Goalkeepers at any level MUST NOT perform their Pre-game warm up in the goal post. They should carry out stretching to loosen up muscles and relax joints for the first five or so minutes or as needed based on how the Goalkeeper feels. Then choose a field player whom they feel comfortable with their ball delivery to knock the ball around. Preferably, Goalkeepers should warm up with their assistant keeper at all times since their role is to handle the ball with their hands. The should start with light throws back and forth, chest level throws, ground level throws, over head throws and side ways throws (at a stretched out arm level that will not necessitate diving). They should also loosen up their legs by passing the ball accurately to each other interchanging legs. There is more that could be discussed on accuracy in ball delivery by Keepers to up field players. So engaging all the body systems to synchronize with the mind before a game is a MUST. Thanks for sharing this vital pre-game readiness. NOTHING COMPARES TO THE MOST BEAUTIFUL GAME SOCCER, THE REAL FOOTBALL 4LIFE! Stay Blessed!!!
  1. Teresa Buffington
    commented on: March 16, 2013 at 9:48 p.m.
    To all the parents: (who probably deleted this one anyway) if there are 2 keepers on the team at a young age (U13 and under) they both should play equal time...even if one is better than the other. The parents are investing just as much time and money as well as both kids are coming to practice and training hard. A team is made up of individuals without exception. The health and well being of the whole is absolutely dependant on the mental and physical state of each individual. To be excluded is to imply that despite your effort and dedication, you have little or nothing to offer the team. In both form and substance, it operates as punishment...To single out and exclude and in the eyes of a young athlete it is devastating. Soo parents QUIET DOWN about the keepers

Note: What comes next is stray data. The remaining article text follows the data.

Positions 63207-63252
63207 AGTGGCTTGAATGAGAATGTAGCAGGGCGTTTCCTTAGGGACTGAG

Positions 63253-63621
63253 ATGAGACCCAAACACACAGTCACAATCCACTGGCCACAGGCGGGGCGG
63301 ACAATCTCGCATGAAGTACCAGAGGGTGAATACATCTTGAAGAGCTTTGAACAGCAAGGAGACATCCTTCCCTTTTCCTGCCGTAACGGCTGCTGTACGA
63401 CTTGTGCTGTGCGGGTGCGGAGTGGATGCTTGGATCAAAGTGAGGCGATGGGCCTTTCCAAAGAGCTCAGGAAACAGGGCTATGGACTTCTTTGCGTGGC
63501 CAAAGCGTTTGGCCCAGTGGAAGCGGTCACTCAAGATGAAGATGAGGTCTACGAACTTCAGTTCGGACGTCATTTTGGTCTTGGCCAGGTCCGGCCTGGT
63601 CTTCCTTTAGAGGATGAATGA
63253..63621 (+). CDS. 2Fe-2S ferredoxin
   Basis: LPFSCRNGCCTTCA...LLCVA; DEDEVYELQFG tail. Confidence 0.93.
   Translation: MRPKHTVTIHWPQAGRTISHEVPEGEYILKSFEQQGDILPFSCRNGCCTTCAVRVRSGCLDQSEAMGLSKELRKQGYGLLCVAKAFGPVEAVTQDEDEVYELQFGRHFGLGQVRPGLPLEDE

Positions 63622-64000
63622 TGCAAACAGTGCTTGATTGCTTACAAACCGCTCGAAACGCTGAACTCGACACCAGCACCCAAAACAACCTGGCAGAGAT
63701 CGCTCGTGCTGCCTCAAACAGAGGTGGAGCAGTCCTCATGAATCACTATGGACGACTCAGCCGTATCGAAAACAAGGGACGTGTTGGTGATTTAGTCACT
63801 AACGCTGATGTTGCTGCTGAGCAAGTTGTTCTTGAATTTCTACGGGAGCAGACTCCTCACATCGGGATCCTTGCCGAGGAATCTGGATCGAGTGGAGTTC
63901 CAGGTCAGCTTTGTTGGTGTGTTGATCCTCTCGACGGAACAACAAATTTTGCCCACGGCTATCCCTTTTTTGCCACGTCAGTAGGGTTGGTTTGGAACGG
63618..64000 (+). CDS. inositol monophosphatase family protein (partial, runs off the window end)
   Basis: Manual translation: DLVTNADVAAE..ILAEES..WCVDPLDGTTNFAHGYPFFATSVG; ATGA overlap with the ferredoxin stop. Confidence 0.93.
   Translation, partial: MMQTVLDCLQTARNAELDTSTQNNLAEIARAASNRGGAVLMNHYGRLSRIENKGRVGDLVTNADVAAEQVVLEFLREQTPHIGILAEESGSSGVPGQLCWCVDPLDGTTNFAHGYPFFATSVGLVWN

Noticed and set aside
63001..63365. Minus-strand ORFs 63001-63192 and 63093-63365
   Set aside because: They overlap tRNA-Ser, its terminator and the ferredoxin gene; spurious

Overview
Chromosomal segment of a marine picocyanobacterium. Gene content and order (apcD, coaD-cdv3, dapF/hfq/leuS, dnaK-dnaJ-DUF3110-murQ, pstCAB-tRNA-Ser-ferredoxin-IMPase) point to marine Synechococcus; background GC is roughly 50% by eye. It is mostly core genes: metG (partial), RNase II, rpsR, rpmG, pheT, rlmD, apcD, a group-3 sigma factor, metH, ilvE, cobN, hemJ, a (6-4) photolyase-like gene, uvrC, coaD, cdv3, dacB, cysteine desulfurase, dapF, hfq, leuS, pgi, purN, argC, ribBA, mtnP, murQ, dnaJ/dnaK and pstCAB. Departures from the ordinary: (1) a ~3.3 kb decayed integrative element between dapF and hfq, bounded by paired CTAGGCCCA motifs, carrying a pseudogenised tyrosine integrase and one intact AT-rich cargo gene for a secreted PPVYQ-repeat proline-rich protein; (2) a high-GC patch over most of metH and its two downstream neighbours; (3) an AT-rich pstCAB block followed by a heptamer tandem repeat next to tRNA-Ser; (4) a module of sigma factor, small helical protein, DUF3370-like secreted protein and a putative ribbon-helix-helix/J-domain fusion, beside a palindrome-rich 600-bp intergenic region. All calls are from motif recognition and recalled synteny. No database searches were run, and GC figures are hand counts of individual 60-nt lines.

1. Teresa Buffington
    commented on: March 16, 2013 at 9:56 p.m.
    To the coaches: Be very careful with the young kids. They may seem ALL BOY and Tough because keepers are a different breed but make no mistake they have feelings too. It doesn't take much time to make a keeper happy: Take ONE practice and have them memorize a drill sequence with the other keeper. Go over and over it. Change it in a week. Change it again then put one of them in charge of making up a drill session. You can't just send them in a corner during practice and say "ok go work on keeper stuff" Aak any mother what happens when you say to a young boy, "go clean your room" it is never clean but if you tell them vaccuum, dust, make sure nothing is on the floor, put away your gets done.